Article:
Steve Atkinson Steve Atkinson - 1 month ago 13
Java Question

findbugs is objecting to anonymous inner class

This code:

Set<Map.Entry<String, SSGSession>> theSet = new TreeSet<Map.Entry<String, SSGSession>>(new Comparator<Map.Entry<String, SSGSession>>() {

@Override
public int compare(final Map.Entry<String, SSGSession> e1, final Map.Entry<String, SSGSession> e2) {
return e2.getValue().getStartTime().compareTo(e1.getValue().getStartTime());
}
}));


triggers a violation in Sonar, tripping the findbugs rule "SIC_INNER_SHOULD_BE_STATIC_ANON" which has the description:


This class is an inner class, but does not use its embedded reference
to the object which created it. This reference makes the instances of
the class larger, and may keep the reference to the creator object
alive longer than necessary. If possible, the class should be made
into a static inner class. Since anonymous inner classes cannot be
marked as static, doing this will require refactoring the inner class
so that it is a named inner class.


Really? Isn't this very nit-picky? Should I really refactor a one line method in an anonymous inner class to save the cost of an extra reference ? In this case, there's no possibility of it holding the reference longer than necessary.

I don't mind doing it as our strongly enforced coding standards are "zero sonar violations" but I'm strongly tempted to argue the case for a
//NOSONAR
here, as imho extracting a one line method to a static inner makes the code slightly harder to grok.

What do the java purists think?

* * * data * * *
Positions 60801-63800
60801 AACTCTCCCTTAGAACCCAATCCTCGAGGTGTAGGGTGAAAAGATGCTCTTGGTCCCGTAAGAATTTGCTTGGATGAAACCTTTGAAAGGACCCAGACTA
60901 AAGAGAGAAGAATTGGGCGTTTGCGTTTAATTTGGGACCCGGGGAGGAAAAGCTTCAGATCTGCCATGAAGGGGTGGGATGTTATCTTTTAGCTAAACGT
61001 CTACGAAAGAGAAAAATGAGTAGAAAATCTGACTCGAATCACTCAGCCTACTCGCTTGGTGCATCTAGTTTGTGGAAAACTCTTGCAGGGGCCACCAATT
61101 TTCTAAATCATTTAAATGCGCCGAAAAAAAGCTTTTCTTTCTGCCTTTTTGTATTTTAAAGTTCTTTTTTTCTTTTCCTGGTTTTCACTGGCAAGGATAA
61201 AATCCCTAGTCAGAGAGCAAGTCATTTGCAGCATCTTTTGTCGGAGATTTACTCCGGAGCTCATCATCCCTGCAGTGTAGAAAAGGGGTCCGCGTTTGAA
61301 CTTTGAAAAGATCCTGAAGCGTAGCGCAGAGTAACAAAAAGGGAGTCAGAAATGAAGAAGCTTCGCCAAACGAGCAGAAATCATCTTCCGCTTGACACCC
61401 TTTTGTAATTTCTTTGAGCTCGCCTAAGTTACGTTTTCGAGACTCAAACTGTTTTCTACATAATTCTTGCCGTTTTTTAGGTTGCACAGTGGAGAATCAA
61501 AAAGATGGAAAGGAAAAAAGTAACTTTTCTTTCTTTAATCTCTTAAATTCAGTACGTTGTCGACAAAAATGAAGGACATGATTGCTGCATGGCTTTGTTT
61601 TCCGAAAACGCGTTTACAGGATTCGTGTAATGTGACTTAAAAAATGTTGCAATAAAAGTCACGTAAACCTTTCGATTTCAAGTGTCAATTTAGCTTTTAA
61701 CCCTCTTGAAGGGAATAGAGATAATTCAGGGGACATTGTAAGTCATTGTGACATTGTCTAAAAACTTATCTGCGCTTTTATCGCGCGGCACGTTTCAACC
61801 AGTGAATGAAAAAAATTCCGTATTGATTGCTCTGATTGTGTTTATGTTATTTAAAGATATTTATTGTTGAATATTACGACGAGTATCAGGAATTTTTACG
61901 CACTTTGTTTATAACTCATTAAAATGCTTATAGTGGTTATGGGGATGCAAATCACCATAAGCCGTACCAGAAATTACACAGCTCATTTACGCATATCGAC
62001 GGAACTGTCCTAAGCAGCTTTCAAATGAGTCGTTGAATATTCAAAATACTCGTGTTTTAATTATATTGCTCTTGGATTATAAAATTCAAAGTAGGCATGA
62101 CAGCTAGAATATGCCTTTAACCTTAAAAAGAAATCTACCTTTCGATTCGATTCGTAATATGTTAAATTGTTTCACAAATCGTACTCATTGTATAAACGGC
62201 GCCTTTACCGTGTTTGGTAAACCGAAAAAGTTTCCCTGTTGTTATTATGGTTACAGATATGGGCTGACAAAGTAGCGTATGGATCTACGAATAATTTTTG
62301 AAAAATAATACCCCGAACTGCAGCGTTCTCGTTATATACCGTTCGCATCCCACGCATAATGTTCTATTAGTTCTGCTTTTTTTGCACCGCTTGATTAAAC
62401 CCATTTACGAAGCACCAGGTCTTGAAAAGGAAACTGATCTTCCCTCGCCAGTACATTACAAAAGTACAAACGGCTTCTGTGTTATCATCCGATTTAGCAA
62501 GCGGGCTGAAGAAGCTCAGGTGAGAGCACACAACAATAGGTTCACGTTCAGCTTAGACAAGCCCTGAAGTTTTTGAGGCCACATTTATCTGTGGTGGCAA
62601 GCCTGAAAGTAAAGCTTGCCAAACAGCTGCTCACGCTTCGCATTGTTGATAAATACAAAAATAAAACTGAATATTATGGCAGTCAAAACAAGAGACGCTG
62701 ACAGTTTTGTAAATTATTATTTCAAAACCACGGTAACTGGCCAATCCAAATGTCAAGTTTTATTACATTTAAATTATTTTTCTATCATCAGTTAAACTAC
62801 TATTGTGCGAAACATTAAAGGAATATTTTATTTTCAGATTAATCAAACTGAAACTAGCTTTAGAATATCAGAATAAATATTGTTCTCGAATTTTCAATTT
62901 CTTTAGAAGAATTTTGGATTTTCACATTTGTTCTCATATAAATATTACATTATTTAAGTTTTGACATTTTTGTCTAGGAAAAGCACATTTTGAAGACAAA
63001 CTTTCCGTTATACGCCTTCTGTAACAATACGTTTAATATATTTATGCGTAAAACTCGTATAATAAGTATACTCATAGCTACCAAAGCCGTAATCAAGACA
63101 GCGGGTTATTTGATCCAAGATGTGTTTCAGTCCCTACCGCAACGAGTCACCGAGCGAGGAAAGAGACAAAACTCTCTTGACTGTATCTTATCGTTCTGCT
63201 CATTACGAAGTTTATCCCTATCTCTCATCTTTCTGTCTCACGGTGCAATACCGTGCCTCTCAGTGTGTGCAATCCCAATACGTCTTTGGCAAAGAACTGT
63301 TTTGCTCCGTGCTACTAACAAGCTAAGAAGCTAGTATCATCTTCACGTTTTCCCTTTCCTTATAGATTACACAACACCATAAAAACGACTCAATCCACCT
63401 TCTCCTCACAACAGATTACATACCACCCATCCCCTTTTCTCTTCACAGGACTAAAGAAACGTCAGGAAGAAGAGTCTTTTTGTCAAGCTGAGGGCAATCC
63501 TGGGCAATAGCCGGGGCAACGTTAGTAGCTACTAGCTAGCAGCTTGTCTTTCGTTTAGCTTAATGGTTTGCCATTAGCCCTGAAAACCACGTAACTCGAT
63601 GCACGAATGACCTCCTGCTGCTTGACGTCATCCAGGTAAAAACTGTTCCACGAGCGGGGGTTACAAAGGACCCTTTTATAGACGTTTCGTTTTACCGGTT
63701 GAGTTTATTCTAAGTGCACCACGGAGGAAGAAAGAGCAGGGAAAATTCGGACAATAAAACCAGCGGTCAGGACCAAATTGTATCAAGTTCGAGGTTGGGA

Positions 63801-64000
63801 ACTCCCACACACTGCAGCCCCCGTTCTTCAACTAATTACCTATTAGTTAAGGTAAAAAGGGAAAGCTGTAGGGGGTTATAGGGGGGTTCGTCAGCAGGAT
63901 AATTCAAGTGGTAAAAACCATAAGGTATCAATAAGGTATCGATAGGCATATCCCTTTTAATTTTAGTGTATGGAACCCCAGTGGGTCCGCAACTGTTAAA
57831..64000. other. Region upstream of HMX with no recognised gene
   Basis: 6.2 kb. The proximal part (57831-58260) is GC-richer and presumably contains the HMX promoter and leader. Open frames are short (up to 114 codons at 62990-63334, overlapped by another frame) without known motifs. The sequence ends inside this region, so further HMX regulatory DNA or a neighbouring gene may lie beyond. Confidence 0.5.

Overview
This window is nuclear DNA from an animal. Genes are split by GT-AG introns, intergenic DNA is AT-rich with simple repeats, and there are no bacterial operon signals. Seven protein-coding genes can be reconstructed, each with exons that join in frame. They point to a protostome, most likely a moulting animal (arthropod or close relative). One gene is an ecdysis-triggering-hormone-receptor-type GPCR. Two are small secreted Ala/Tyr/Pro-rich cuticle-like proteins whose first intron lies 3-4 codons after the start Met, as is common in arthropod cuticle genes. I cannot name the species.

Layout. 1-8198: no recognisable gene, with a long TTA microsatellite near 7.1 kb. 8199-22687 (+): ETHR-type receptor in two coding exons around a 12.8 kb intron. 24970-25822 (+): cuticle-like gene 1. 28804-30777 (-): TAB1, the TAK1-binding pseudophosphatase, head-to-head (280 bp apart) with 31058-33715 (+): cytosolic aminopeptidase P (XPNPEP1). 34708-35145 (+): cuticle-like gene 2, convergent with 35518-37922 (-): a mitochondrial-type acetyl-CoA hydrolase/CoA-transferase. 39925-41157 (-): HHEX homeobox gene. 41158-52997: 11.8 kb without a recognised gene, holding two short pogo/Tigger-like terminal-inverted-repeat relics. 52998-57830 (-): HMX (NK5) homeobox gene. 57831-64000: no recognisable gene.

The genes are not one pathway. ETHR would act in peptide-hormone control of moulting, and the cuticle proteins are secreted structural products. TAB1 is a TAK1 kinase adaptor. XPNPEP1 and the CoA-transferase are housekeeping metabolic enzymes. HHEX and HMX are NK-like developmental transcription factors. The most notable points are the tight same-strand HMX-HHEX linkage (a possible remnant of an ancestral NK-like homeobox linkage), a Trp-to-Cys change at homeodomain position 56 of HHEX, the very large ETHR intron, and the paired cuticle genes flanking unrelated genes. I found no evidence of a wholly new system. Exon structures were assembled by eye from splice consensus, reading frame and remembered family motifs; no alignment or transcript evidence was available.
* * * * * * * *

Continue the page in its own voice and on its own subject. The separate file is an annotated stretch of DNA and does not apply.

Answer

Converting comments to answer, first of all I could be persuaded that having this as anonymous inner class can be justified, even if there's a clear technical reason for being nit-picky about this.

Still, I would say: Follow the rules you have set. Rules create consistency, and when all the code is written the same way, the code base is easier to understand as a whole. If some rule is bad, disable it everywhere.

When there is an exception, there's also need to explain why there's exception: an extra mental burden for someone reading the code, an extra item to discuss in code review, etc. Only disable rules in individual cases if you can argue it is somehow an exceptional case.

Also, I'm not sure doing it as static class would be less understandable, even if it adds a bit more boilerplate (and sorry if below is not 100% correct code, my Java is a bit rusty, feel free to suggest edit):

Set<Map.Entry<String, SSGSession>> theSet 
    = new TreeSet<Map.Entry<String, SSGSession>>(new SSGSessionStartTimeComparator());

And then somewhere else in the file, together with other static classes:

static class SSGSessionStartTimeComparator extends Comparator<Map.Entry<String, SSGSession>>() {
    @Override
    public int compare(final Map.Entry<String, SSGSession> e1, final Map.Entry<String, SSGSession> e2) {
        return e2.getValue().getStartTime().compareTo(e1.getValue().getStartTime());
    }
}
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